NYC DEP Supports Statewide Effort to Educate New Yorkers About Invasive Species
July 9–15 marks New York Invasive Species Awareness Week
A photo is available on DEP’s Flickr Page
The New York City Department of Environmental Protection (DEP) recently reiterated its support of a statewide effort to educate New Yorkers about invasive species, their effects on our ecosystems, and what citizens can do to prevent their spread across the watershed and other parts of the state. To mark New York Invasive Species Awareness Week, July 9–15, DEP set up an education tent at the Pakatakan Farmers Market in Delaware County in order to share information with watershed residents. As the effects of invasive species are seen throughout the state, DEP has continued to protect the watershed through education and outreach efforts, surveys to identify new infestations early, and control projects to suppress the growth of priority invasive species that could threaten water quality by hampering or changing forest regeneration, or affecting the ecology of watershed streams and reservoirs.
“Public information is one of the best tools we have in the fight against invasive species,&rdquo DEP Acting Commissioner Vincent Sapienza said. “There are small, effective steps that every New Yorker can take to protect our natural resources by preventing the spread of animals, plants and microorganisms from other parts of the globe. As environmental educators spread good information throughout the state, DEP will also be aggressive with programs to identify invasive species in our watershed and prevent their spread wherever possible.&rdquo
New York State’s Invasive Species Awareness Week was established in 2014 to promote knowledge of invasive species, to help stop their spread by engaging citizens in a wide range of activities, and to encourage New Yorkers to take action.
Because the spread of invasive species poses a risk to New York City’s reservoirs and the forest lands that protect clean water, DEP has long administered programs to prevent, detect and control or remove them. DEP was among the first groups in New York to require steam cleaning for all boats entering its waters. Steam cleaning disinfects the boats and prevents the spread of invasive species such as zebra mussels, which can harm water quality and clog water intakes. The City has also encouraged local residents and watershed visitors to arrive with clean, drained, and dry gear, and to never dump leftover bait or aquariums that can contain invasive species.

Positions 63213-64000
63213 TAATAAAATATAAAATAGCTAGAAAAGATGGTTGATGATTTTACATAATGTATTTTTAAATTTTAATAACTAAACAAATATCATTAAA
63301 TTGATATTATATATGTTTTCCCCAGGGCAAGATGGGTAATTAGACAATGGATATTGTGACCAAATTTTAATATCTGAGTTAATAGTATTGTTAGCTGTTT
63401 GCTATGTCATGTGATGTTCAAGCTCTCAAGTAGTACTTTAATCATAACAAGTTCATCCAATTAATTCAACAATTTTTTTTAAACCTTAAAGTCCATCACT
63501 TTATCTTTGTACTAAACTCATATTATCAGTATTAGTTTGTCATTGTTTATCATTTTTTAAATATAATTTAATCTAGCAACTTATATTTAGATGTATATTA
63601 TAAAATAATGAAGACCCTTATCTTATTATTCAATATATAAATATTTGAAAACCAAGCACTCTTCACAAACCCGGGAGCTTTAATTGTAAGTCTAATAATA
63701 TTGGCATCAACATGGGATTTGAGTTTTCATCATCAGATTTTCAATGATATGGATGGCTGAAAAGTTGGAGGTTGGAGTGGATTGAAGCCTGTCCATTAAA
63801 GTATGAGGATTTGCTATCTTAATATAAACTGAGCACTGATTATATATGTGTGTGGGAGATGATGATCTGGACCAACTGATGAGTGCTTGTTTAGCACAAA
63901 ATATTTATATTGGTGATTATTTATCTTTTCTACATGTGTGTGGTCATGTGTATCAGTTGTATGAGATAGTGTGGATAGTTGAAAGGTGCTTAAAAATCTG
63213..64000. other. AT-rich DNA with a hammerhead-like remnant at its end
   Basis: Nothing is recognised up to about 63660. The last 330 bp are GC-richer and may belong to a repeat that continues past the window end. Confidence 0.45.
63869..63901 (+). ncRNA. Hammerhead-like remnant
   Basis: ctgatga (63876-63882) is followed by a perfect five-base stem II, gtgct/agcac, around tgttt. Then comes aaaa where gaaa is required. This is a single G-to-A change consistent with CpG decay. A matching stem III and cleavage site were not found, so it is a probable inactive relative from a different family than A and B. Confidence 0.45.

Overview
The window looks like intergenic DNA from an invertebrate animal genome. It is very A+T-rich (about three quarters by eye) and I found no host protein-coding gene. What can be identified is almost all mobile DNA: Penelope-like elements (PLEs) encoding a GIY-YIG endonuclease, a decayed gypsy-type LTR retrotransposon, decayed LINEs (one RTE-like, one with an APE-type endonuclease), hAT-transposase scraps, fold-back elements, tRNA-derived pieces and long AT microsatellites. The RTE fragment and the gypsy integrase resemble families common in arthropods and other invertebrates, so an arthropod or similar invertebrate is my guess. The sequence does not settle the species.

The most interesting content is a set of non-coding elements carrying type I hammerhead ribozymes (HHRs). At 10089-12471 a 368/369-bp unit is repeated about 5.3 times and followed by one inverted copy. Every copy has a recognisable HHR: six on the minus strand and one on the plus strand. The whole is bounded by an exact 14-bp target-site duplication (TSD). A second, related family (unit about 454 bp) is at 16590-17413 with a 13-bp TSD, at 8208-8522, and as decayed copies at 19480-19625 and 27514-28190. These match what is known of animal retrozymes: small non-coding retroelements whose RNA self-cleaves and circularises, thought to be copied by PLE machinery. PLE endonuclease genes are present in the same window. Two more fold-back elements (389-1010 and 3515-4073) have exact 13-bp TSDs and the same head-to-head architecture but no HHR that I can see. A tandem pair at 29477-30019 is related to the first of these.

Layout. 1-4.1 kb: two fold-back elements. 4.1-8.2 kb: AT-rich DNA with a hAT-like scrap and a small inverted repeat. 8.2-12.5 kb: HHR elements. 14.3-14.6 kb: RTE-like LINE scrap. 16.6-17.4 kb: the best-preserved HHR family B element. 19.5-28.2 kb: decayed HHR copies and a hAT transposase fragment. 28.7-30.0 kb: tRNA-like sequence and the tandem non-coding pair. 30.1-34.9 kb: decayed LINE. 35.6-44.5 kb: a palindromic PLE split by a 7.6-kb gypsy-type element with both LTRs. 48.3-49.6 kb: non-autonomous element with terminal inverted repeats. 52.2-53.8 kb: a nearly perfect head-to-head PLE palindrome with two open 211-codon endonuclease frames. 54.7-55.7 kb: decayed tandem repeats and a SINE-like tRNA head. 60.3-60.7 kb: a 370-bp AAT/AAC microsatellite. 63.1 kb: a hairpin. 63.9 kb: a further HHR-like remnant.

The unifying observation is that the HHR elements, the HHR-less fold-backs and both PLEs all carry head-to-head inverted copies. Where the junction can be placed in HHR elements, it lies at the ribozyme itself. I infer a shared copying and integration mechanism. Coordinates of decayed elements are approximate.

New York City reservoirs are regularly surveyed for aquatic invasive species like zebra mussels, hydrilla and water chestnut. Particular focus is given to the areas where new invaders are most likely to be introduced, such as boat launches or areas where tributaries enter the reservoirs. When a species is detected, plans are developed to control or remove it. For example, DEP has been mitigating the impacts of the emerald ash borer, an invasive beetle that kills ash trees, since it was first detected around Ashokan Reservoir in 2010. Several thousand beetle-infested ash trees have been removed through timber harvests while the wood retained its value, allowing the trees to be used for cabinetry, wood flooring and other products. Hazard trees near roadsides and walking paths continue to be removed. To mitigate its impact on public safety and other swaths of forest, DEP continues to survey other parts of the watershed to track the emerald ash borer’s spread.
As the ash trees continue to die off, DEP has also taken steps to allow new forests to grow. This requires other invasive species to be managed. Invasive shrubs such as Japanese barberry and multiflora rose are controlled in areas where loggers will be working. Currently there is a pilot deer exclosure in two areas that were recently harvested. Scientists are examining the enclosed area to better understand the effect of deer and invasive species on young trees as they first begin to grow.
Recent legislation has made it illegal to buy, sell or transport 126 invasive species in New York, including Japanese knotweed, hydrilla and Eurasian boars.
DEP encourages all its watershed neighbors to learn more about invasive species at New York’s official invasive species website, http://nyis.info. A list of events to mark Invasive Species Awareness Week can also be found on the state DEC website. To learn more about what DEP is doing to protect the watershed from invasive species, visit our invasive species page.
DEP manages New York City’s water supply, providing more than 1 billion gallons of high-quality water each day to more than 9.5 million New Yorkers. This includes more than 70 upstate communities and institutions in Ulster, Orange, Putnam and Westchester counties who consume an average of 110 million total gallons of drinking water daily from New York City’s water supply system. This water comes from the Catskill, Delaware, and Croton watersheds that extend more than 125 miles from the City, and the system comprises 19 reservoirs, three controlled lakes, and numerous tunnels and aqueducts. DEP has nearly 6,000 employees, including almost 1,000 scientists, engineers, surveyors, watershed maintainers and other professionals in the watershed. In addition to its $70 million payroll and $166 million in annual taxes paid in upstate counties, DEP has invested more than $1.7 billion in watershed protection programs—including partnership organizations such as the Catskill Watershed Corporation and the Watershed Agricultural Council—that support sustainable farming practices, environmentally sensitive economic development, and local economic opportunity. In addition, DEP has a robust capital program with $20.7 billion in investments planned over the next 10 years that will create up to 3,000 construction-related jobs per year. For more information, visit http://nyc.gov/dep.